• Users Online: 318
  • Print this page
  • Email this page


 
 
Table of Contents
CASE REPORT
Year : 2019  |  Volume : 16  |  Issue : 3  |  Page : 187-190

Malignant perforation of sigmoid colon in long-standing ulcerative colitis


Department of GI Surgery, Indraprastha Apollo Hospital, Delhi, India

Date of Submission09-Jun-2019
Date of Acceptance17-Jul-2019
Date of Web Publication11-Sep-2019

Correspondence Address:
G K Adithya
Indraprastha Apollo Hospital, Sarita Vihar, Mathura Road, Delhi - 110 076
India
Login to access the Email id

Source of Support: None, Conflict of Interest: None


DOI: 10.4103/am.am_33_19

Rights and Permissions
  Abstract 


Chronic ulcerative colitis (UC) is a risk factor for malignancy in longterm disease process. Obstruction, perforation, and hemorrhage are the possible emergency situations in colorectal malignancy. A 68-year-old male with chronic UC for 18 years with steroiddependent disease (on 10 mg prednisolone daily) presented with acute pain abdomen with distention not passing stool or flatus for 2 days. Diagnosed to have perforated sigmoid malignancy, underwent Hartmann's procedure. Following the adjuvant therapy, the patient denied any definitive surgery and opted to stay on Colorectal Cancer Surveillance Programme. At present, patient's positron emission tomography/computed tomography shows pelvic, liver surface, and small bowel deposits, suggestive of recurrence or metastasis. This case report is discussed to emphasis the importance of aggressive surgical treatment in longterm steroiddependent disease and poor prognosis of perforated malignancy irrespective of pathological staging.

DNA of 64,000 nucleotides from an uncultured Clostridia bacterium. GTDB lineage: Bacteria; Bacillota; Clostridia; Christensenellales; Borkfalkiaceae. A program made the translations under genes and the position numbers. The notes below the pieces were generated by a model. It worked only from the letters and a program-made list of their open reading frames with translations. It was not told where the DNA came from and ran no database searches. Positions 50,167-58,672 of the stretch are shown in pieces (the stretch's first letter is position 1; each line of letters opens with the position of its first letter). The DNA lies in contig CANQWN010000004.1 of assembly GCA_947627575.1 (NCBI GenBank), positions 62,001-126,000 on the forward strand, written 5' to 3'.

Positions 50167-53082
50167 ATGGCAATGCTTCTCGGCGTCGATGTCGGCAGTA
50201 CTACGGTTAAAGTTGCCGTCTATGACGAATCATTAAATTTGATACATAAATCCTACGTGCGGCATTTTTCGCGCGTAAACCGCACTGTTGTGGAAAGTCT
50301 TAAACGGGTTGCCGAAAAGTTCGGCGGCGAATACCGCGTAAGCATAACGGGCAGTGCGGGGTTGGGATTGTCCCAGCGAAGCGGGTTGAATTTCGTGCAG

Keywords: Chronic ulcerative colitis, perforated colonic malignancy, steroid-dependent ulcerative colitis


How to cite this article:
Adithya G K, Madaan V, Gupta R, Jindal SP, Govil D. Malignant perforation of sigmoid colon in long-standing ulcerative colitis. Apollo Med 2019;16:187-90

How to cite this URL:
Adithya G K, Madaan V, Gupta R, Jindal SP, Govil D. Malignant perforation of sigmoid colon in long-standing ulcerative colitis. Apollo Med [serial online] 2019 [cited 2019 Dec 8];16:187-90. Available from: http://www.apollomedicine.org/text.asp?2019/16/3/187/266774




  Introduction Top


Chronic ulcerative colitis (UC) is a risk factor for many catastrophic events. One among them is malignancy of large bowel. Data quote a prevalence of 3.7%.[1] Duration is one of the possible etiological factors in UC predisposing to malignancy, the systematic review states a cumulative risk of 3%–4.4% at 10 years, 5.9%–8.6% at 20 years, and 8.7%–12.7% at 30 years.[1],[2] Recent data indicate an incidence ratio of 2.17 and a 30-year risk of 2.1%–7.6%.[3],[4] Even though every complication of long-standing UC culminates in surgery, malignancy, particularly, affects the prognosis. Perforated tumor, in its initial presentation itself, portends a poor prognosis. It increases the incidence of local recurrence significantly. The exact incidence of perforation of malignancy in UC is not known. Here, we present a case of long-standing UC presenting as perforated sigmoid malignancy in the emergency department.


  Case Report Top